This blog seeks to show the ways in which Ann Walker explicitly and implicitly mourned her wife after her death in 1840. She would not have been able to grieve in the way we would expect a widow to do so due to the lack of acknowledgment and acceptance of the true nature of their relationship within wider society. These facts are based on primary resources found in the archives.
Anne’s Death and Ann’s Return
Anne Lister died in September 1840 while travelling with Ann Walker in Kutaisi, Georgia, then part of the Russian Empire.
Although it is not known exactly what Anne Lister died of, letters found by a Georgian researcher, Lika Kapanadze, state that she had a fever that lasted at least two weeks. From these letters, it is known that Ann Walker asked for permission to move Anne’s body back to Tbilisi and made the decision to take her back to England to be buried, despite some advice to have her buried locally. 1
After Anne’s death, Ann Walker sent a letter to the Sutherlands (her sister and brother-in-law) which arrived at their home in Scotland on 29 October 1840. It informed them of Anne’s death; this resulted in Captain Sutherland planning to travel to Moscow or even Tbilisi to meet Ann. 2
Ann made her way to Moscow and while there picked up the mail that had been sent to both Anne and her while they were travelling. She replied to a letter to a Shibden Estate employee, David Booth, giving him instructions about what gifts to give out over the Christmas period. She instructed Mrs Oddy, the housekeeper at Shibden Hall, to give items to tenants of both the Shibden and her own estate. 3
Ann then travelled back to Moscow and came back on a different route to England from her wife. She came back through Warsaw and Paris. Her brother-in-law, Capt. Sutherland, most likely met her in Moscow but he was definitely with her in Warsaw as there are passports for them both in the Warsaw British Embassy Passport book. 4
Upon Ann’s return to England early to mid-February 1841, there was much to do as a widow and her new role of co-trustee of the Shibden Estate (with William Gray – a York lawyer).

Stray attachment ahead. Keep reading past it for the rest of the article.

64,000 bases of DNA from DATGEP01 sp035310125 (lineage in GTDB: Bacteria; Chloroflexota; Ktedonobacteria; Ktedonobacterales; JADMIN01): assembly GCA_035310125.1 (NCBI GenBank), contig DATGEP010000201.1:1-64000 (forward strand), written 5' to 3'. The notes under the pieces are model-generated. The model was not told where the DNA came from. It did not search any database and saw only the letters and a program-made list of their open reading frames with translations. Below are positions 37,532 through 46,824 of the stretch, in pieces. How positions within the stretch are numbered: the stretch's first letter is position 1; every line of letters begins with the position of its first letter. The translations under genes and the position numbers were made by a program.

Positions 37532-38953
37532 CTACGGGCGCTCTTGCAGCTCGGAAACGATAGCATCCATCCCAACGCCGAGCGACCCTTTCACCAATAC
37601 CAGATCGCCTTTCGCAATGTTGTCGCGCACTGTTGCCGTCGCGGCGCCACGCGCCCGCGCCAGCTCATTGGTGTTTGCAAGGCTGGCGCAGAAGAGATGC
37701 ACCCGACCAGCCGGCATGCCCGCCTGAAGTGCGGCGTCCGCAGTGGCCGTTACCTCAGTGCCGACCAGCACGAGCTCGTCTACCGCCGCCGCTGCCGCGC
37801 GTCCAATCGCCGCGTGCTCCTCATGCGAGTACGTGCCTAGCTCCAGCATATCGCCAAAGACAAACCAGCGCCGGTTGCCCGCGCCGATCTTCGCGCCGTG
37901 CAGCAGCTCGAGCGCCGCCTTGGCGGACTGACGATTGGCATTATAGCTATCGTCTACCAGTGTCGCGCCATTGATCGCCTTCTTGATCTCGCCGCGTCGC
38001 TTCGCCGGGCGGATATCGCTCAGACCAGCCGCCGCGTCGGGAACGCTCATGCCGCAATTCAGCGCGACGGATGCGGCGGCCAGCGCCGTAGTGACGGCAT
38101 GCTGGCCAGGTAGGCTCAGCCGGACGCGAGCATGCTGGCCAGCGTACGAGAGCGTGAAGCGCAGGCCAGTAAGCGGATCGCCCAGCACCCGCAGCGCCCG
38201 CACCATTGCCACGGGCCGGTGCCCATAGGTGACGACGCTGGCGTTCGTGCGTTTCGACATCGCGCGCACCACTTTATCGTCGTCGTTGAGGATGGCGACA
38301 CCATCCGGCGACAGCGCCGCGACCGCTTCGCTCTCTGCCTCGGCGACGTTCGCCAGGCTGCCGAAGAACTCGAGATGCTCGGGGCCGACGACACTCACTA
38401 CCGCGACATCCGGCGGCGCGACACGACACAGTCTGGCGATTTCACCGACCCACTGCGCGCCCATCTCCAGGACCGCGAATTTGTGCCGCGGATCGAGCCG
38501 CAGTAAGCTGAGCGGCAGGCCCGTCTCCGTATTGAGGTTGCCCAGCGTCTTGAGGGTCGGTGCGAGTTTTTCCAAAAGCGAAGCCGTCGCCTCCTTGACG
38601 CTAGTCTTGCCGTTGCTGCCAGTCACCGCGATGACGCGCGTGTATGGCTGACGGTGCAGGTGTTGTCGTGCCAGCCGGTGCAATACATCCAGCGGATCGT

The accounts in the Walker v Gray files in the National Archives show that Ann Walker paid for all the funeral arrangements from the Lister Estate with her co-trustee William Gray’s concurrence.
A letter in Robert Parker’s archive in Calderdale dated early April 1841 mentions that Parker has sent the instructions for Aunt Anne Lister and Jeremy Lister’s funerals to Ann Walker after Ann had asked him for them. Aunt Anne and Jeremy both died in 1836 and Ann was living with them at Shibden at this time. The requested funeral instructions coincide with the time that the funeral would be organised and it can be surmised that Ann would have been involved in some capacity since she asked for previous details of how the Listers buried their dead.
According to newspaper reports Anne Lister’s body returned to Halifax on 24 April 1841 and she was buried in Halifax Minster (then the Parish Church) on 29 April 1841.
Details known about the funeral from these extended accounts in the Walker v Gray files include: Leonard Duncan, a local undertaker, woollen draper and tailor, was involved. He was also involved with Aunt Anne Lister, Jeremy Lister and Ann Walker’s funeral. Hoyland painted Anne’s funerary hatchment, which hangs in Shibden Hall today, he also painted Uncle James’ hatchment. 5
Ann was using mourning stationery not long after she returned from Russia. There are letters sent by Ann from March 1841 and June 1841 that have a black edge around them to denote the person has lost someone close. Perhaps Ann was following the 19th-century custom for mourners to use black-edged stationery for up to a year.
Ann was in contact with several of Anne’s friends after her death.
When Ann returned from Russia there was a letter from Lady Vere Cameron (née Hobart). It is not known what was said to Ann in the letter, but it is clear Ann does not know how to answer it and sends it to William Gray (co-trustee of the Lister estate) for advice. From this action, it can be assumed that the contents of the letter regarding had something to do with Anne Lister.
In the Walker v Gray case documents in the National Archives, it appears Ann gives Anne Lister’s estate £15 for a gold watch and ring for Vere Cameron in memory of her friend around February to May 1841. It appears in two different sets of accounts in the credit to the estate section and is described thus:
“Value of Ring given to Lady V Cameron and Gold Watch £15.0.0”The National Archives C 106/60
“The value of a Gold Ring and Watch given by the said Ann Walker as a memorial to a Friend of the Deceased £15.0.0”The National Archives C 16/313/W231